different ways:
1. It can be turned on with full brightness using SW10.8 switch.
2. Brightness level can be determined with PWM signal from the
microcontroller, allowing you to write custom back light controlling
software. This back light mode is enabled with SW10.7 switch.
Graphical Liquid Crystal Displays, or GLCDs are used to display
monochromatic graphical content, such as text, images, human-
machine interfaces and other content. EasyPIC v7 for dsPIC30®
provides the connector and necessary interface for supporting
GLCD with resolution of 128x64 pixels, driven by the KS108 or
compatible display controller. Communication with the display
module is done through CN16 display connector. Board is fitted
with uniquely designed plastic display distancer, which allows
the GLCD module to perfectly and firmly fit into place.
Display connector is routed to RF0, RF1, RF4, RF5
(control lines) and to RB0-RB3, RD0-RD3 (data
lines) of the microcontroller sockets. Since the
same ports are used by 2x16 character LCD display,
you cannot use both displays simultaneously. You
can control the display contrast using dedicated
potentiometer P2. Full brightness display back light can
be enabled with SW10.8 switch, and PWM-driven back
light with SW10.7 switch.
GLCD 128x64
VCC-5V
P2
10K
Q5
BC846
R19
20
R22
4K7
R21
1K
VCC-BRD
GLCD BCK PWM
BCK LIGHT
RD0
RD1
RD2
RD3
RB4
RB5
RF0
RF1
RF4
RF5
Vo
RB0
RB1
RB2
RB3
CS1
CS2
GND
Vcc
Vo
RS
R/W
D1
D2
D3
D4
D5
D6
D7
E
D0
RST
Vee
LED+
LED-
1 20
CN16
GLCD SOCKET2
12345678
O
N
SW10
BCK PWM
BCK LIGHT
VCC-5V
RB10
DATA BUS
displays
Standard and PWM-driven back light
Connector pinout explained
IMPORTANT:
CS1 and CS2 - Controller Chip Select lines
VCC - +5V display power supply
GND - Reference ground
Vo - GLCD contrast level from potentiometer P3
RS - Data (High), Instruction (Low) selection line
R/W - Determines whether display is in Read or
Write mode.
E - Display Enable line
D0–D7 - Data lines
RST - Display reset line
Vee - Reference voltage for GLCD contrast
potentiometer P3
LED+ - Connection with the back light LED anode
LED- - Connection with the back light LED cathode
In order to use PWM back light both SW10.7 and SW10.8 switches must
be enabled at the same time.
Figure 12-1: GLCD 128x64 connection schematics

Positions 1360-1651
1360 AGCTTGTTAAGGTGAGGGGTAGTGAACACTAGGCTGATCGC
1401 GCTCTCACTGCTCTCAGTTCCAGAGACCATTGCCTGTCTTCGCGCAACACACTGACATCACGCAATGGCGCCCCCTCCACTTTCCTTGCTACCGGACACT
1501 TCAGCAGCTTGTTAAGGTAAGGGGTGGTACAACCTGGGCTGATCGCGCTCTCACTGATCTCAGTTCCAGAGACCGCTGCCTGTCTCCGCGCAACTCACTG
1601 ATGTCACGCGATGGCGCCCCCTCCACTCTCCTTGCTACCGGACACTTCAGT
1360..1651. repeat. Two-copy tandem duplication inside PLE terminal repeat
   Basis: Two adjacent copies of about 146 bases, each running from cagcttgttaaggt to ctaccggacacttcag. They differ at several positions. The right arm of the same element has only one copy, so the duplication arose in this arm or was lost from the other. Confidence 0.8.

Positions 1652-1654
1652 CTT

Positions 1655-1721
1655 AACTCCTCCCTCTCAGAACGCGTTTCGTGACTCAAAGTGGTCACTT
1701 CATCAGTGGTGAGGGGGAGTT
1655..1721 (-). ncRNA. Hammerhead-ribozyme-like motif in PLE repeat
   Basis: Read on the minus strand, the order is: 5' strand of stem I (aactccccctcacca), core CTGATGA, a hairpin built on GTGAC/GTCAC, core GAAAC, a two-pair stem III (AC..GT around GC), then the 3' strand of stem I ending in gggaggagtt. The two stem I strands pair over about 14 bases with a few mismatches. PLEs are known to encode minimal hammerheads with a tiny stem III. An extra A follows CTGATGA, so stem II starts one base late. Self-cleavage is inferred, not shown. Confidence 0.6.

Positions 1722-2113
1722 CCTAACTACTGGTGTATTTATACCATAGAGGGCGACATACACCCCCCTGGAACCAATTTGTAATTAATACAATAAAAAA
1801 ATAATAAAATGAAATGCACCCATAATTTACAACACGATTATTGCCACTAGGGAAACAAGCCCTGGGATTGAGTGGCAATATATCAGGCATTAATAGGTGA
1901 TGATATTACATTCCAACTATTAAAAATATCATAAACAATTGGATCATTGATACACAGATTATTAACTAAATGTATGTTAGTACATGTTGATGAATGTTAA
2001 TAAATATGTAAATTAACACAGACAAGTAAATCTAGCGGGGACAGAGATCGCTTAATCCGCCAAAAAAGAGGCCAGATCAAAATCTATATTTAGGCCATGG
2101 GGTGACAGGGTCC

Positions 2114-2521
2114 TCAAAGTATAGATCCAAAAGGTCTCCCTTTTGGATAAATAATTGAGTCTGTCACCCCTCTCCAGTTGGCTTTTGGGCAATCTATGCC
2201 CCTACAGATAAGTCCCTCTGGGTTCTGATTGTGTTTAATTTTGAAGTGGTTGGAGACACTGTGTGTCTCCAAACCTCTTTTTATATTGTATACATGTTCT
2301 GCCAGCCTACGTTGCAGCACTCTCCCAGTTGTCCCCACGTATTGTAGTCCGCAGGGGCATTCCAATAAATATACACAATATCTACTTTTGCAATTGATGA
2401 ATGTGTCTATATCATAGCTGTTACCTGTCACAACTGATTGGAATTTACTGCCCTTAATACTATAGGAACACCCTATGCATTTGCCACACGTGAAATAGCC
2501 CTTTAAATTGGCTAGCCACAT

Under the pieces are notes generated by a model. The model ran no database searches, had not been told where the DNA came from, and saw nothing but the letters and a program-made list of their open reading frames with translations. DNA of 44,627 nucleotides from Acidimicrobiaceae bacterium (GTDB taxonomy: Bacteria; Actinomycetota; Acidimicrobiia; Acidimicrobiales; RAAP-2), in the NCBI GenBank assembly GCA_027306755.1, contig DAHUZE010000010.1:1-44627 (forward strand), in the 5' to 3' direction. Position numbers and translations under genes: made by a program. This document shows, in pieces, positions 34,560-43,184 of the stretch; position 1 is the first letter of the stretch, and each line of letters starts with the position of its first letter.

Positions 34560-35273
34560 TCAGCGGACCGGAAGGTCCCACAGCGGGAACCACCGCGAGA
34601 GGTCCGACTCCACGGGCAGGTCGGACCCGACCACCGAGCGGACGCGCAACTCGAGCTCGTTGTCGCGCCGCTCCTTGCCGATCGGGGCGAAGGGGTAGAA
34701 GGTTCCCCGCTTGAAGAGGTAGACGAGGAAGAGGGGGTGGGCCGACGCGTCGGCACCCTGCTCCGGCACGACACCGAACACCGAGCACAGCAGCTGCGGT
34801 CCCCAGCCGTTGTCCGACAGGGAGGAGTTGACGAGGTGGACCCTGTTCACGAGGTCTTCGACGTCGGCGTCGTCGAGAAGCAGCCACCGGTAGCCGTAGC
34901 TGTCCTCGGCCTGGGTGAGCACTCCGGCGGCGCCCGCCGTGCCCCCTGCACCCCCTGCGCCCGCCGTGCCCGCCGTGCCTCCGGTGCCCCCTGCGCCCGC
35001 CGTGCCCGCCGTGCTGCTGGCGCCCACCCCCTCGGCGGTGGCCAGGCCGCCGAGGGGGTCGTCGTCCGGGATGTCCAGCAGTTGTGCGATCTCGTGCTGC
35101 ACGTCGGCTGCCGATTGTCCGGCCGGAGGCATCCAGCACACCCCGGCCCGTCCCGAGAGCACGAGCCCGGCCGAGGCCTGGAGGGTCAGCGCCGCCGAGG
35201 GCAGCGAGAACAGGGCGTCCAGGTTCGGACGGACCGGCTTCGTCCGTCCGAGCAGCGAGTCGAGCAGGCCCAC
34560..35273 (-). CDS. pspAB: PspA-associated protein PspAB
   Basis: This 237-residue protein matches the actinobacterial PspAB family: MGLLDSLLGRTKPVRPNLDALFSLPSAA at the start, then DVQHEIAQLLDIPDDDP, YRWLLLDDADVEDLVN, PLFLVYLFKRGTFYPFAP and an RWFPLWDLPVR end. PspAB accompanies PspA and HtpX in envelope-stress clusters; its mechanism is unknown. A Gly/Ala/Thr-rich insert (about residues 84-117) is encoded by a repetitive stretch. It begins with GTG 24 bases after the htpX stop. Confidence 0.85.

EasyPIC
for dsPIC30®
v7
page 26
Touch panel controller
Enabling Touch panel
Correctly placing the touch panel cable into the connector
Touch panel is a glass panel whose surface is covered
with two layers of resistive material. When the screen
is pressed, the outer layer is pushed onto the inner layer
and appropriate controllers can measure that pressure
and pinpoint its location. This is how touch panels can
be used as an input devices. EasyPIC v7 for dsPIC30®
is equipped with touch panel controller and connector for
4-wire resistive touch panels. It can very accurately
register pressure at a specific point, representing the touch
coordinates in the form of analog voltages, which can then
be easily converted to X and Y values. Touch panel comes as
a part of display.
Figure 13-1: Put Touch Panel flat cable in
the connector
Figure 13-2: Use a tip of your finger
to push it inside
Figure 13-3: Now place GLCD with
Touch panel into GLCD socket
1 2 3
Figure 13-5: Turn on switches
5 through 8 on SW11 to
enable Touch panel controller
Touch panel is enabled using SW11.5,
SW11.6, SW11.7 and SW11.8 switches.
They connect BOTTOM (READ-X) and
LEFT (READ-Y) lines of the touch panel
with RB8 and RB9 analog inputs, and
DRIVEA and DRIVEB with RC13 and RC14
digital outputs on microcontroller sockets.
Make sure to disconnect other peripherals,
LEDs and additional pull-up or pull-down
resistors from the interface lines in order
not to interfere with signal/data integrity.
12345678
O
N
SW11
DRIVEA
DRIVEB
LEFT
BOTTOM
READ-Y
READ-XRB8
RB9